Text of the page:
Muscle Spasms: What Are They And Why Do They Happen?
Updated: Apr 27
When we think about our skeletons, we assume that they are held together by our joints. But really, they are held together by a complex matrix of joints, ligaments, muscles, and tendons. So what happens when our joints are not as stable as they should be?
The answer is actually more intuitive than you may think. When our joints aren’t giving us the proper support, our brains send signals to our muscles to “stiffen up” in an attempt to hold things in place. This is our body’s last ditch effort to keep us from flopping all over!
This stiffening up is often described as muscle spasms, and they can occur while we’re sleeping, walking, sitting, or exercising. And for those with EDS/HSD, it has been seen that muscle spasms are much more common. Muscle spasms and other knots develop to compensate for unbalanced forces within our joints.
These muscle spasms can often contribute to other movement disorders, which is defined as too little or too much involuntary movement in an awake state. These can include uncontrolled muscle contraction (spasms), tremors, twitches, jerking movements, and other kinds of dystonia.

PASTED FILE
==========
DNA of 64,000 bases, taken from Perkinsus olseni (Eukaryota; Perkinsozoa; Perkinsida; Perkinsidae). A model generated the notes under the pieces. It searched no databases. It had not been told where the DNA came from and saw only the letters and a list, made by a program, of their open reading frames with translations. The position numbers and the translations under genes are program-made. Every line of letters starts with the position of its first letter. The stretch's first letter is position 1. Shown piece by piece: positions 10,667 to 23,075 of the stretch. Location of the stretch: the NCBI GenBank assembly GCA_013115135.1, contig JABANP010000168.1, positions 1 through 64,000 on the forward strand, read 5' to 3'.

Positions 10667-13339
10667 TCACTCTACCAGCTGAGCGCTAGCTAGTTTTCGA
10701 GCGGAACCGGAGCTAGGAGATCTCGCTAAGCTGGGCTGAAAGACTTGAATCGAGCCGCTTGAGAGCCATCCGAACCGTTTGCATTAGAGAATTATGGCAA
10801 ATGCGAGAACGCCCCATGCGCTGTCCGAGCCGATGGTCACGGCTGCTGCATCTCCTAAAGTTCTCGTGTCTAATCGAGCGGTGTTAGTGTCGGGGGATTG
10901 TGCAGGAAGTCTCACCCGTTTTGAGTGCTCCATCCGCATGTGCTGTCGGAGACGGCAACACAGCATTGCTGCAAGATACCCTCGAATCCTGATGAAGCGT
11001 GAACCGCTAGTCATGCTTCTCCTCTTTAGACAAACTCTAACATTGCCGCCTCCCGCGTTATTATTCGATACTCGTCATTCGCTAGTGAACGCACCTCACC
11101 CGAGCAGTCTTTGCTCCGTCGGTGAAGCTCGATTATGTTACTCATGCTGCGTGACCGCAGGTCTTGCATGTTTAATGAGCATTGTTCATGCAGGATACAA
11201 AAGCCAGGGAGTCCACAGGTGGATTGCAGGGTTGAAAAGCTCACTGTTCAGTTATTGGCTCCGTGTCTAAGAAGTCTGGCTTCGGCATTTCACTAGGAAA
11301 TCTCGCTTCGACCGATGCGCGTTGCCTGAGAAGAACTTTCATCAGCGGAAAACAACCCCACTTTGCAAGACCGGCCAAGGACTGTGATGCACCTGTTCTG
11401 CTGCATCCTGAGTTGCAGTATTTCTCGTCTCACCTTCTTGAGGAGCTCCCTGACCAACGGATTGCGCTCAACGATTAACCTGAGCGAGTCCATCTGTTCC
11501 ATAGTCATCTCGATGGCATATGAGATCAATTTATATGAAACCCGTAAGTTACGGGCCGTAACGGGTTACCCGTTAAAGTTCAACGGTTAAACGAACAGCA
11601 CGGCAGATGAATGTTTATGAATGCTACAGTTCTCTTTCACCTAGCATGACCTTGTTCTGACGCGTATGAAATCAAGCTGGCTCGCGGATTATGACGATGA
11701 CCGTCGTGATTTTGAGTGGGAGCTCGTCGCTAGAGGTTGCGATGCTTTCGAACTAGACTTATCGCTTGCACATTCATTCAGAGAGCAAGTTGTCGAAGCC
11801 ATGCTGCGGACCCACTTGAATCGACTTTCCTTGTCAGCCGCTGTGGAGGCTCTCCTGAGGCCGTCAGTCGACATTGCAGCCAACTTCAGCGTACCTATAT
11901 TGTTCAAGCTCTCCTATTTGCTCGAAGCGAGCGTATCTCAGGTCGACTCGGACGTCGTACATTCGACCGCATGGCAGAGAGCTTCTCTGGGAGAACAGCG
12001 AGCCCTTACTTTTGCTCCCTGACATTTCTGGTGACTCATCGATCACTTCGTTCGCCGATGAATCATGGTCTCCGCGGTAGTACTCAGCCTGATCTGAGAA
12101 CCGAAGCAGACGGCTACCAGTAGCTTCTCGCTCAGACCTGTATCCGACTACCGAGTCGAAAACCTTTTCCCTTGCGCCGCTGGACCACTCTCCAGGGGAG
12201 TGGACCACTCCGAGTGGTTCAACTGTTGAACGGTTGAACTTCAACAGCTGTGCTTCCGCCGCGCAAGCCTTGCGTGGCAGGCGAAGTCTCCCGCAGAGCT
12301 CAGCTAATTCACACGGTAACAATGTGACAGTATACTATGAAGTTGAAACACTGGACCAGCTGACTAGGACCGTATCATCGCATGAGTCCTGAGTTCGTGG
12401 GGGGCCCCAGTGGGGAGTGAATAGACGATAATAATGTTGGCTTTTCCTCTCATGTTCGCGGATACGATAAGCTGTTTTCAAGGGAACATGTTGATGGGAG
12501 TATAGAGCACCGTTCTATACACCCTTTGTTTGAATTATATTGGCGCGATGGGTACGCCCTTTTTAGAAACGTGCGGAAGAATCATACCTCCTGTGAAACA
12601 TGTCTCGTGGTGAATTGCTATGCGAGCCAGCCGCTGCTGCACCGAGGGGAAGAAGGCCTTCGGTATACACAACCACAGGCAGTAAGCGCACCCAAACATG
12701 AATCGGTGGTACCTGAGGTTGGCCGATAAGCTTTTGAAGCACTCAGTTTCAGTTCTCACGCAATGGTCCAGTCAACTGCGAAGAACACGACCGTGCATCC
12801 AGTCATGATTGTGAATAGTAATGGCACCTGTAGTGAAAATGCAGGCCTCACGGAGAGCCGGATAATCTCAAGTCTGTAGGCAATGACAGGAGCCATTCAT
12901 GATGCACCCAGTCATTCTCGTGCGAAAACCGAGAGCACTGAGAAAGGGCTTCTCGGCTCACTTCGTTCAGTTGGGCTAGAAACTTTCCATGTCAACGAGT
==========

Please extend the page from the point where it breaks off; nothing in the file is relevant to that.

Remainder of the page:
Treatment for muscle spasms varies widely among patients. The key thing to remember is to get a solid diagnosis from a neurologist who studies or specializes in movement disorders. These doctors will be able to narrow down exactly what kind of spasms or dystonia is impacting you, and prescribe you the best treatment plan.
Common treatment plans for those with muscle spasms and other involuntary movement disorders includes:
Physical Therapy: PT will be able to treat the cause, whether it be caused by joint dysfunction, repetitive use, or injury. In addition, manual therapy is helpful in eliminating trigger points, which are often a symptom of muscle spasms.
Guided Stretching: Proper stretching coupled with stabilization exercises can aid in reducing muscle spasms.
Muscle relaxants can be used for when more conservative efforts are not effective. These can include “take as needed” medications such as Baclofen, or other long term medications such as carbamezapine, cyclobenzaprine, carisprodol, or tizanidine.
Be sure to consult with your primary care physician or other medical professionals in regards to your medical concerns. This text cannot and should not replace advice from the patient's healthcare professionals. Any person who experiences symptoms or feels that something may be wrong should seek individual professional help for evaluation and/or treatment. This information is for guidance only.